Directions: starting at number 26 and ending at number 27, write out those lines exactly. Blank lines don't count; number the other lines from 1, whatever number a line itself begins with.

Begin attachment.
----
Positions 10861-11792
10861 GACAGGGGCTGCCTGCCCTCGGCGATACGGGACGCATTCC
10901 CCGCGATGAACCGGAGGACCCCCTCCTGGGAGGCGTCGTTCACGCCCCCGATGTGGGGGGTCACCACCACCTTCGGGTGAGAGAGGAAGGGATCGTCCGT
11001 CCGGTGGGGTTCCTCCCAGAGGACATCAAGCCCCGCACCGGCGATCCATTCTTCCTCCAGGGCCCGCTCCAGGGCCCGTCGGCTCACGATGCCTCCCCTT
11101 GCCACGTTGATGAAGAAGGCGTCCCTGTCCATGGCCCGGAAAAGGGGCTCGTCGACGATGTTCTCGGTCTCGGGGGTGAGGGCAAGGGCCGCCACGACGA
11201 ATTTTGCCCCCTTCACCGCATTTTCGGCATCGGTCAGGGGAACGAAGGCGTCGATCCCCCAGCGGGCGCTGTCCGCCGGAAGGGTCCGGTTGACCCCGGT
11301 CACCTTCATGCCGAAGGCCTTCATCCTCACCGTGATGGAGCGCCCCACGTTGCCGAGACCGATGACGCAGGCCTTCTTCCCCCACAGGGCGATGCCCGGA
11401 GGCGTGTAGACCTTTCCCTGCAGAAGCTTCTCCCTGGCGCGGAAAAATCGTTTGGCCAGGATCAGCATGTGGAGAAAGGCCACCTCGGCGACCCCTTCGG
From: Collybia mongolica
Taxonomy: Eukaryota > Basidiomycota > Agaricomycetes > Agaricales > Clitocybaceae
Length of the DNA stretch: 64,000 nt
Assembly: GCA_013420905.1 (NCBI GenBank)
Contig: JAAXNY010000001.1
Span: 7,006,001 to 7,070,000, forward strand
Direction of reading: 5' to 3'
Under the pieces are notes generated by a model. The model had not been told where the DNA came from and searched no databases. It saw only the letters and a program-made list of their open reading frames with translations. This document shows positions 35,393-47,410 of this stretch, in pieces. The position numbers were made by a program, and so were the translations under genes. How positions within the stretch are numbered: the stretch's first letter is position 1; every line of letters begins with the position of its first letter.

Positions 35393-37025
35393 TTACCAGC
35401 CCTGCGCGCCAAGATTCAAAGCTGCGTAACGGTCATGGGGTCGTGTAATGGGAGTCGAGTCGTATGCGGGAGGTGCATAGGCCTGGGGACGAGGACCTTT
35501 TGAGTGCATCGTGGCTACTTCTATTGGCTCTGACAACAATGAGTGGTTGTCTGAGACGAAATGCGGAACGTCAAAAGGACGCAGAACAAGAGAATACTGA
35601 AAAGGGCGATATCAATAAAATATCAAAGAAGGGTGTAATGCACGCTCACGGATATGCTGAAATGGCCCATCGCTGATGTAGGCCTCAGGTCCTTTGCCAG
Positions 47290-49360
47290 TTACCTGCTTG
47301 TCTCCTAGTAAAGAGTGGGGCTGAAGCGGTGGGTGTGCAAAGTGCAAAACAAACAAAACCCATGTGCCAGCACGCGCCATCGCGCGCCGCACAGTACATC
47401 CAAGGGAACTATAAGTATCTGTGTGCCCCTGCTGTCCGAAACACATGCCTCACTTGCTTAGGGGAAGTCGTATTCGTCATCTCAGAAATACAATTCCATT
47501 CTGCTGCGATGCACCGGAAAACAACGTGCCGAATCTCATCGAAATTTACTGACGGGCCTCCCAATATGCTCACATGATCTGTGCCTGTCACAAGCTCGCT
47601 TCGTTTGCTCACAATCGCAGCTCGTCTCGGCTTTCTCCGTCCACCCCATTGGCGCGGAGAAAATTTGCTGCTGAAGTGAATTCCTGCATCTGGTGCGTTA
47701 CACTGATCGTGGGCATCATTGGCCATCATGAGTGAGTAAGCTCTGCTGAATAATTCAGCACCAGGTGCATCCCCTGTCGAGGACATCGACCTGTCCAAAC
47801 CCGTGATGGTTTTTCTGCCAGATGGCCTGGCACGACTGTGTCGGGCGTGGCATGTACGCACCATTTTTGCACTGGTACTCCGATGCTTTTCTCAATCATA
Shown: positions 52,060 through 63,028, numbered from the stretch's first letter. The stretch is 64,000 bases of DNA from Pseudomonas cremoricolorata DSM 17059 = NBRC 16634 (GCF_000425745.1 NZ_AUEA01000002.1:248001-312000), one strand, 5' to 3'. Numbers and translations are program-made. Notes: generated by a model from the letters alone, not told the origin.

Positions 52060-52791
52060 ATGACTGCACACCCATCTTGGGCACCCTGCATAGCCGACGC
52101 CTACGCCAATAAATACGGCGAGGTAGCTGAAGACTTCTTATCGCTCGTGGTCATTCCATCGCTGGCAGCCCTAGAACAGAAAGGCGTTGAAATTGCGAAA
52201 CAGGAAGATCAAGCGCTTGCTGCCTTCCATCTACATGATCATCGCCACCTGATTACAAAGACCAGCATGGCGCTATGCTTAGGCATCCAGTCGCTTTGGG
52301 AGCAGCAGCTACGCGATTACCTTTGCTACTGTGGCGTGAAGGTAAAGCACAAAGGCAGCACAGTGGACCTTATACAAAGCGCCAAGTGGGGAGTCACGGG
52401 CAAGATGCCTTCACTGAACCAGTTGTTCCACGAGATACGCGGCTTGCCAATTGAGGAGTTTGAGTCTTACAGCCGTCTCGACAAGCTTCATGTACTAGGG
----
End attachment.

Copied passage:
47501 CTGCTGCGATGCACCGGAAAACAACGTGCCGAATCTCATCGAAATTTACTGACGGGCCTCCCAATATGCTCACATGATCTGTGCCTGTCACAAGCTCGCT
47601 TCGTTTGCTCACAATCGCAGCTCGTCTCGGCTTTCTCCGTCCACCCCATTGGCGCGGAGAAAATTTGCTGCTGAAGTGAATTCCTGCATCTGGTGCGTTA